Wyatt had sworn to kill any man wearing a red sash. So he really didn't want to have to kill the workers who didn't wear them. So he got Other Miller, Sherm and Turkey Creek to sneak up on the barracks and try to get to keep them at bay.  The sneakiest members of the party (Wyatt, Doc, Crazy Miller, and Kid Taylor) would sneak up to the front of the ranch-house and take it from that end, while the louder members of the party (Texas Jack, Jackson, and his sidekick Smiley) would charge in from the back. Unfortunately, this latter group, coming up from be backyard, ran into a Mexican cleaning lady. Jackson managed to make it clear they weren't hear for her as long as she didn't shout, and that she should run off, which she did.

Over on the front end, one of the Cowboys was at the front porch and by chance saw his cleaning lady running off, laundry still in hand, heading away from the ranch, and before the PCs could get him, he headed after her. So Wyatt had Crazy go after her, while he, Doc and Kid went into the house. They did, and Doc immediately assassinated a Cowboy in the den. The cowboy outside heard the shot and turned around, only to find himself with Crazy Miller. Miller gave him a chance to surrender but the Cowboy went for his gun and Miller shot him dead.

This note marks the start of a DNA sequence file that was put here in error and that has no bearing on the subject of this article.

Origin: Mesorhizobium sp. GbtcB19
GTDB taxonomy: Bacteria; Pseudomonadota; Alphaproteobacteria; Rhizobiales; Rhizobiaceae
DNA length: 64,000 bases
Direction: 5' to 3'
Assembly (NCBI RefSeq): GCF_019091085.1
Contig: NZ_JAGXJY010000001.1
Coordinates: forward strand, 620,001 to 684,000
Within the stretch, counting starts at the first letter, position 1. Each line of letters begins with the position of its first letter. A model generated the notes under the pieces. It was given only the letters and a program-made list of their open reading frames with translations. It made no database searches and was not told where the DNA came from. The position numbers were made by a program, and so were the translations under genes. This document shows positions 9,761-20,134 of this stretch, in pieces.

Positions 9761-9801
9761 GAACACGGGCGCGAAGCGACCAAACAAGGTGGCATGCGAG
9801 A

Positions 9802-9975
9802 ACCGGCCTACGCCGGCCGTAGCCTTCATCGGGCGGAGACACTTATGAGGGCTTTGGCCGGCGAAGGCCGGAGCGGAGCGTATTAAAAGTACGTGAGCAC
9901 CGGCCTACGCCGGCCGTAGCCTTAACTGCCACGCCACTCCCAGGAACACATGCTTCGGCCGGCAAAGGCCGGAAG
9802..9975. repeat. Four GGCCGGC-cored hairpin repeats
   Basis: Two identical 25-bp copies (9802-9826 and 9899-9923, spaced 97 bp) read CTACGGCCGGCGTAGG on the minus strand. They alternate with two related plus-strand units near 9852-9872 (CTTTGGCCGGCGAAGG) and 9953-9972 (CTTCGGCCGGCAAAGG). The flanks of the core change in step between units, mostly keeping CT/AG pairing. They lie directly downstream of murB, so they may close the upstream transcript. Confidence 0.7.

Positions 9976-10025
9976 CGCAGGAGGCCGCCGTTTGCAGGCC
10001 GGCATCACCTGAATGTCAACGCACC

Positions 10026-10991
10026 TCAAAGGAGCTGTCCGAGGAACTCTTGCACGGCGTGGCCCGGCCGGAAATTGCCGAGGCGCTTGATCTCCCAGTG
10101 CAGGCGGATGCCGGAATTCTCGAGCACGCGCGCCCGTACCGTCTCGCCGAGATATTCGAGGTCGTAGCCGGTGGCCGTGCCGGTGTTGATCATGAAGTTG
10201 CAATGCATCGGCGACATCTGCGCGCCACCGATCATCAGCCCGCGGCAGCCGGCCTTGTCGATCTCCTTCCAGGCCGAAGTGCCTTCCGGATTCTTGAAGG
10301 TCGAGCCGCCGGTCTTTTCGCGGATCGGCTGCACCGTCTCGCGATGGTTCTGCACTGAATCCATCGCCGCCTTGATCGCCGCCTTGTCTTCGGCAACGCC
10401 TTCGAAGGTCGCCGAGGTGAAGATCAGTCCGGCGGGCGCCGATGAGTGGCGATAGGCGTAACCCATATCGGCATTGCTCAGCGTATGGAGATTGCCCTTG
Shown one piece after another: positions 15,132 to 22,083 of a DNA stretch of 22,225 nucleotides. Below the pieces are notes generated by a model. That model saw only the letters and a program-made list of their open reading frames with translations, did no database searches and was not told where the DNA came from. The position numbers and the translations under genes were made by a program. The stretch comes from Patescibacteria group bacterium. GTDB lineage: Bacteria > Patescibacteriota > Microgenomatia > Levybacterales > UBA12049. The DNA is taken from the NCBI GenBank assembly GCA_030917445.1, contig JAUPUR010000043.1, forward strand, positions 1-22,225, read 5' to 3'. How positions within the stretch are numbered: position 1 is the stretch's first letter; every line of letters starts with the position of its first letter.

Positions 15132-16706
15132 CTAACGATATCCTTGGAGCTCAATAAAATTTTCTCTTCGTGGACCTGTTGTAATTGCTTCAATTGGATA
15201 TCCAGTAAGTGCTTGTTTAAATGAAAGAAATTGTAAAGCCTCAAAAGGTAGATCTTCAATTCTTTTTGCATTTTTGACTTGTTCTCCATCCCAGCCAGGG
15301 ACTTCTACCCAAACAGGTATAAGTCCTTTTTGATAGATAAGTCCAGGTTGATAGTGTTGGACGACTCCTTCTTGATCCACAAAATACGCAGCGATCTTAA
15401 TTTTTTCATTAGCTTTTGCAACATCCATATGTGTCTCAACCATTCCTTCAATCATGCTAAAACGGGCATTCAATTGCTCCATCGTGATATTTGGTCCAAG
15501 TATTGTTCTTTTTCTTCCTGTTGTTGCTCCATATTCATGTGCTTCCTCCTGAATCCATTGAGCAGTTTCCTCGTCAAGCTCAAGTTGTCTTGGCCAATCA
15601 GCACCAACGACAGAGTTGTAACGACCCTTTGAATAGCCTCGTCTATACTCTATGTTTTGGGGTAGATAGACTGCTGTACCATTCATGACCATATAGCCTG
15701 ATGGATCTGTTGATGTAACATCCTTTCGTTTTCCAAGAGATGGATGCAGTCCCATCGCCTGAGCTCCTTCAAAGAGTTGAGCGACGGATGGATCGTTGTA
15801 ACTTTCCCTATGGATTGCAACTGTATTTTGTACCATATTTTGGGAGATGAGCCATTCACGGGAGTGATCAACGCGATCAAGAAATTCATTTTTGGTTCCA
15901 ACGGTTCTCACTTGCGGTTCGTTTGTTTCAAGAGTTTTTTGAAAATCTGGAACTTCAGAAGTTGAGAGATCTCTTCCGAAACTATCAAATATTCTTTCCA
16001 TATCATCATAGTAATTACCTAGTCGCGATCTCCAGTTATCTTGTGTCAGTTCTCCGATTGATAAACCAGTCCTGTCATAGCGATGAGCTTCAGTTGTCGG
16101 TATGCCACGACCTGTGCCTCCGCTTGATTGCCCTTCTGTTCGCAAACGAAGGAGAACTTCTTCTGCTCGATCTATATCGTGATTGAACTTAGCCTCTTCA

Other Miller, Sherm, and Turkey Creek had already gone into the barracks and were holding the cowhands there.

Wyatt went down the hall, broke into one room and found a Cowboy lying in bed with the two loose women. He shot him but didn't quite kill him. Another Cowboy came out the other door in the hall, but at that moment Smiley burst through the back door and rushed at him. The other cowboy shot at Wyatt, missed, and then turned and shot at Smiley, hitting him in the chest and knocking him flat!